Chasing debtors can risk jeopardising longstanding business relationships.
Rights in law
The Late Payment of Commercial Debts (Interest) Act, introduced in November 1998, gives businesses a statutory right to claim interest on the late payment of their bills on contracts for the supply of goods and services, and is seen as an important step in alleviating this burden.
Originally, it gave only small businesses with less than 50 full-time staff the right to claim interest for late payment from businesses with more than 50 full-time employees.
However, with effect from November 2000 it has been extended so that small businesses can claim statutory interest from other small businesses.
The third implementation phase of the Act is due on 1 November 2002, when all businesses or organisations will be entitled to claim interest from any other business or organisation.
At the same time, the European Union (EU) has implemented its late payment legislation. Directive 2000/ 35/EC, which will harmonise the EU's many national approaches, was adopted on 15 June 2000 and must be implemented by all member states by 8 August 2002.
The Small Business Service published a consultation paper on the directive in February last year. The service believes that most of the provisions of the directive already exist in the UK.
However, some changes will be needed. In particular, the directive provides a creditor with a right to claim reasonable compensation for recovery costs incurred as a result of late payment (though only if the debtor is responsible for the delay).
The directive will also require that the November 2002 deadline, when the Act will apply to all commercial transactions between all businesses, be brought forward to on or before the August deadline for implementation of the directive.
A payment is defined as being late when it is received after:
- The payment date specified in the contract
- The usual credit period that the parties have according to custom and practice in the course of their dealings
- The Act's default period of 30 days (where no credit period is defined in the contract, or no contract exists).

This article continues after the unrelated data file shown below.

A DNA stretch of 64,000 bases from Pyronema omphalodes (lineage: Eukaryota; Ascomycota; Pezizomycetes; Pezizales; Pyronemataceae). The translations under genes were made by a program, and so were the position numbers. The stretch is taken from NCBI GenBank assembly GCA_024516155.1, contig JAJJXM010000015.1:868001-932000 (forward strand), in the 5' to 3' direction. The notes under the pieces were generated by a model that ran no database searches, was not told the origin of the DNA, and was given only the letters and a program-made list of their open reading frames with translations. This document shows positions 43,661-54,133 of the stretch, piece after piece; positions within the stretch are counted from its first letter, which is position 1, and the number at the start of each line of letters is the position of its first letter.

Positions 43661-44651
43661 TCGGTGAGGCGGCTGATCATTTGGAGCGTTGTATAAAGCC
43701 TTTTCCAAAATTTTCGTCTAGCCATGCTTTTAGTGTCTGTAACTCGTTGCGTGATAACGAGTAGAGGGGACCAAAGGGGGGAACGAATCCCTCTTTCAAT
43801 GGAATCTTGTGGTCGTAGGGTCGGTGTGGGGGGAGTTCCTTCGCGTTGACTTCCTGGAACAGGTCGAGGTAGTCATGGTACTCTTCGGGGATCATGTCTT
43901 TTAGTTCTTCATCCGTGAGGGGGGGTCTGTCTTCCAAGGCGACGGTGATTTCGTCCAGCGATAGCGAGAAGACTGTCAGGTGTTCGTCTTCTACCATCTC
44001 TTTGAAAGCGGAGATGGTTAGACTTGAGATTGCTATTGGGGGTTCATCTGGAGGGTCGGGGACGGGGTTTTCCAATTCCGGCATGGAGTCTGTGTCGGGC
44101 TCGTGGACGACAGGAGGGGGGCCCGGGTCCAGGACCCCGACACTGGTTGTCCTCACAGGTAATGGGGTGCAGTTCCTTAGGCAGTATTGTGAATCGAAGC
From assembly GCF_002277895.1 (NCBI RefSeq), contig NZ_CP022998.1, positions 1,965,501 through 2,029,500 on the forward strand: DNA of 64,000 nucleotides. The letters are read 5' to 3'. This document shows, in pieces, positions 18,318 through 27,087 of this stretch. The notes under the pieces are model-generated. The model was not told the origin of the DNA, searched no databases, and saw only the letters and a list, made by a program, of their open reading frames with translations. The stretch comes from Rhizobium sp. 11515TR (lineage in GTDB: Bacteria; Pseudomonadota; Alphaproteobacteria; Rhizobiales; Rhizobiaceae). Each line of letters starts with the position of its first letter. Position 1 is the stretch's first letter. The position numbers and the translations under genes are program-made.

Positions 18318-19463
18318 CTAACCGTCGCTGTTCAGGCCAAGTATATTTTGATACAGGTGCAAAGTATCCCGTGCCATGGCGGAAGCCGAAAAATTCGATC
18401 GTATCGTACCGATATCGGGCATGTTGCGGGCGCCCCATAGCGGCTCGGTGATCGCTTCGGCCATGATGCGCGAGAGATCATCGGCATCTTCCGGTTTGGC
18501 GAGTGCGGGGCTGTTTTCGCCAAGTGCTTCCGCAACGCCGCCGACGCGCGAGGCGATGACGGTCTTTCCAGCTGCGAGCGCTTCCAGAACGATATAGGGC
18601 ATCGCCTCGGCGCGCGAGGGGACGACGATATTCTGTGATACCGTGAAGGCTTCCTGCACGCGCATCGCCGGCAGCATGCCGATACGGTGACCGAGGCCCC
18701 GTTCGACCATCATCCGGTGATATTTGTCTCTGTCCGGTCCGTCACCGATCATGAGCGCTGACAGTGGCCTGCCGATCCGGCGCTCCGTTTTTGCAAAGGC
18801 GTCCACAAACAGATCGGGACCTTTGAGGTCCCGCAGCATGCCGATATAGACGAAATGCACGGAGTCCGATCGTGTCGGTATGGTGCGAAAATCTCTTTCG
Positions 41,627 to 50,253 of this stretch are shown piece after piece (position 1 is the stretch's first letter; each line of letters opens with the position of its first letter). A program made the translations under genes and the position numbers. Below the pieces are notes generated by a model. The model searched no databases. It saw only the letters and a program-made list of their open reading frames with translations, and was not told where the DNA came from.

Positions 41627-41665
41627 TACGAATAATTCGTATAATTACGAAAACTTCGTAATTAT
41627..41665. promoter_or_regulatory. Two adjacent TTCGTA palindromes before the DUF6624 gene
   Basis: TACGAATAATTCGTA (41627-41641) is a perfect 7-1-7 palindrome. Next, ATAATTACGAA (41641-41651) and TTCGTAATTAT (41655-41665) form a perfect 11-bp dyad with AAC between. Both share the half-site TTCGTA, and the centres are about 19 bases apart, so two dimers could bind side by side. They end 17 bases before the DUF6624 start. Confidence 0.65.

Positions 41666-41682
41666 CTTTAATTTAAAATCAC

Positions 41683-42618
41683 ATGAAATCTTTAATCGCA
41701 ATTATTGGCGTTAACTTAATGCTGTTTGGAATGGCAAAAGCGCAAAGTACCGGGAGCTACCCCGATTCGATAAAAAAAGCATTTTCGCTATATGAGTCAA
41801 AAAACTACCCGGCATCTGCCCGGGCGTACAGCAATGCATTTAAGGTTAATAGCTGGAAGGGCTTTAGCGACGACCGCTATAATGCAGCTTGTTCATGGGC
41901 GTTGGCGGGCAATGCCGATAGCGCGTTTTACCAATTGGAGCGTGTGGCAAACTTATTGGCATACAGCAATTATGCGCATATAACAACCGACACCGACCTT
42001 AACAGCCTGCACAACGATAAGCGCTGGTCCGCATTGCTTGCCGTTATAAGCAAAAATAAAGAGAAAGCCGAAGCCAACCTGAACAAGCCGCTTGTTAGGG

The secretary of state has the power to set the rate of statutory interest. It is currently base rate plus 8% (so, at today's rates it would be 12%).
However, if a contractual provision for late payment of bills exists the law says it should take precedence.
But the Government has foreseen that this point might be used by companies to undermine the statutory protection provided by the Act, so the legislation prohibits the insertion of a late payment provision into an existing contract if the provision does not also result in a "substantial" remedy for the delay.
The remedy will not be regarded as substantial enough if it is insufficient to compensate the supplier either for late payment or for deferring late payment and it would not be fair or reasonable to allow it to replace the right to statutory interest.
If called on to determine a precise meaning for the term, the courts will take into account all the circumstances of the contract, for example the rate of interest and the length of the credit period - long credit periods and low rates of statutory interest provisions will therefore most likely be declared void.
Colette Fenn is a solicitor in the IT and e-commerce group at Tite & Lewis. Tel: 020-7785 1234; e-mail: colette.fenn@ titeandlewis.com
How to keep on top of payments
- Review procedures so that invoices are issued promptly
- Review your procedures for disputed payments so that disputes can be resolved quickly
- Consider carefully any contractual right to claim interest, monitor invoices for non-payment and institute proceedings accordingly to recover interest.
This was first published in May 2002